The stiffness of each probe was measured applying the calibration methodology described in29. The sphere used as non-destructive tip on these cultural heritage objects were respectively 35 \(\mu \)m and 32 \(\mu \)m in radius. These relatively small radii allow one to perform the analyses at local scale and to discriminate the differences between the binding medium and the particles observed on some layers (Figs. 3 and 8).

To characterize the material’s behaviour, we could resort to either a static indentation protocol or to a dynamic analysis. For the latter, after a loading at controlled depth and speed, and a relaxation period, small oscillations are applied along a frequency sweep. If present, the phase lag between the load and the deformation illustrates the amount of energy dissipated. Such dynamic analysis highlights the viscoelastic behaviour and provides the storage \({E}^{\text{'}}\) and loss \({E}^{{\prime\prime} }\) moduli characterizing the material.

Indentation measurements were performed in a room under controlled conditions at fixed temperature T = 20 °C and fixed relative humidity RH = 50%. To investigate the mechanical behaviour of paintings cross-sections and reconstructions through the most adequate protocol, different indentation profiles were tested.

Dynamic analysis on reconstruction paints

The evaluation of the viscoelastic properties of the mock-ups was performed via a depth-controlled dynamic analysis. After touching the surface at an approach speed of \(v=5\,\mu m\mathrm{}.{s}^{-1}\), a first loading of 2 seconds reaches the indentation depth \({d}_{i}\) selected. A relaxation time of 20 seconds lets the material recover in order to measure the properties in an equilibrium state. Small oscillations are then performed around the indentation depth. An unloading during 2 seconds finishes the analysis.

The oscillations at an A = 0.05 \(\mu m\) amplitude are applied around the indentation depth during a frequency sweep of five frequencies ranging from \({f}_{1}\) = 1 Hz to \({f}_{5}\) = 10 Hz. In this research, two indentation depths have been selected: \({d}_{ia}=2\,\mu m\) and \({d}_{ib}=5\,\mu m\). They both satisfy the small strain approximation required to fit the model validity. At these two controlled depths, dynamic analysis allows the evaluation of the storage \({E}^{\text{'}}\) and loss \({E}^{{\prime\prime} }\) moduli of the materials, the characterization of the elastic or viscoelastic behaviour, as well as the potential non-linearity.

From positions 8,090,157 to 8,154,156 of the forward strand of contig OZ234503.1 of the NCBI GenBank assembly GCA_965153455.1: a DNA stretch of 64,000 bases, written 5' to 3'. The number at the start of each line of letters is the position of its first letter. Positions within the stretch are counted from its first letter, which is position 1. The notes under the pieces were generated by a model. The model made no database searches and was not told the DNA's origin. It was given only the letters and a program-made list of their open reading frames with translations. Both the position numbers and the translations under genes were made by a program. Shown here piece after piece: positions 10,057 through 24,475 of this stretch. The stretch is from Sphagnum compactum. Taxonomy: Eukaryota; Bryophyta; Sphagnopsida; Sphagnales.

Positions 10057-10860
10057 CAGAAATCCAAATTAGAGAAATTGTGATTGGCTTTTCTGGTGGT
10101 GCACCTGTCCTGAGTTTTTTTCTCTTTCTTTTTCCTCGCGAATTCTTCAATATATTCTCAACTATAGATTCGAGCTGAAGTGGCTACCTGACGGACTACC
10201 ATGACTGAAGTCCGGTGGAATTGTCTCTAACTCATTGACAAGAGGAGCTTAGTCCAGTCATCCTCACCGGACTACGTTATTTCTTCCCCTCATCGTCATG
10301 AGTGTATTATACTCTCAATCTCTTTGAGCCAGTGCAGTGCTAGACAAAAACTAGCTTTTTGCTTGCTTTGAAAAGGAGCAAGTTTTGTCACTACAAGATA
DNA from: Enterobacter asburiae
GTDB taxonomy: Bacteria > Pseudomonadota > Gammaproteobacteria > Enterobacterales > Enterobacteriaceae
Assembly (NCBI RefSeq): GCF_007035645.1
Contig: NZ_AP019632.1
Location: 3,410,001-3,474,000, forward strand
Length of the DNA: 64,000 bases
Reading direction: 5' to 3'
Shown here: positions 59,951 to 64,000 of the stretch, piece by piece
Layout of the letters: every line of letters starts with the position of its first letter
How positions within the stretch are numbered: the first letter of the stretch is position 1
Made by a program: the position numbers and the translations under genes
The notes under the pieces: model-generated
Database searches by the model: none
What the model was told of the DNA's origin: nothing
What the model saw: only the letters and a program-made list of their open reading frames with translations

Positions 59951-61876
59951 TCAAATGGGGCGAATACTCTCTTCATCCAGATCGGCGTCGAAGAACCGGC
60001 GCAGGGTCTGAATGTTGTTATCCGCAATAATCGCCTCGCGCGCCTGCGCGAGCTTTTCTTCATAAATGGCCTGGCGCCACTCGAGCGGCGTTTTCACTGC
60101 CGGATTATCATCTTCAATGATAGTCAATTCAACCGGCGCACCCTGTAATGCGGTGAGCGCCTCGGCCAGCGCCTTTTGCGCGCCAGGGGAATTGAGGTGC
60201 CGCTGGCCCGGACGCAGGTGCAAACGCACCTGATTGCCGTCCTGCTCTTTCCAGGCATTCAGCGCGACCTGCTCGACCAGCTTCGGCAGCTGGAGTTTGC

These dynamic analyses were first performed on the outmost surface of the reconstruction, the grey layer (Fig. 1), and repeated analyses on the side of the piece, on the same grey ground layer, to validate the protocol on both directions of the sample. We then investigated the properties of the second layer denominated as red ground layer, and of the sized canvas from the side, to characterize the complete build-up. For each layer and orientation, ten measurements randomly chosen on the reconstruction were performed to verify reproducibility at both \({d}_{ia}=2\,\mu m\) and \({d}_{ib}=5\,\mu m\).

Static analysis on cross-sections

As expected because of the high stiffness of the 17th-century paintings23, the oscillations required for dynamic analysis on the cross-section surface were not achievable. We adapted our protocol to harvest a depth-controlled static indentation profile, and evaluate the properties through the Hertz model24.

In this protocol, a 2 seconds loading up to \({d}_{ic}=0.15\,\mu m\) after the detection of the surface is followed by a 2 seconds unloading. To map the complete cross-section and to differentiate the mechanical behaviour of the four layers previously described, an automatic mapping performs 25 measurements every \(20\,\mu m\) along the X axis and 35 measurements every \(30\,\mu m\) along the Y axis. The analyses gather a complete \(500\,\mu m\) by \(1050\,\mu m\) mapping, including the painting sample and the embedding resin.

Data availability

The data analysed during the current study are available from the corresponding author on reasonable request.


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The research leading to these results has gratefully received funding from the Koninklijke DE Heus/Rijksmuseum Fonds. The authors further thank Laurens van Giersbergen for the samples preparation, Marjolein Hupkes and Sepha Wouda who examined the painting in the Rijksmuseum Paintings Conservation Studio, Nelda Antonovaite for fruitful discussions, Antoine Pauthier and Thomas Tiennot for technical support.

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M.T., E.H. and D.I. conceived the research; M.T. and E.P. designed the research; D.I. and E.H. oversaw the study; M.T. performed the experiments and analyzed the data; all the authors contributed to the manuscript preparation and writing, and approved the final version.

Corresponding author

Correspondence to Mathilde Tiennot.

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D.I. is co-founder and shareholder of Optics11. Rest of the authors do not have any competing interest.

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Tiennot, M., Paardekam, E., Iannuzzi, D. et al. Mapping the mechanical properties of paintings via nanoindentation: a new approach for cultural heritage studies. Sci Rep 10, 7924 (2020).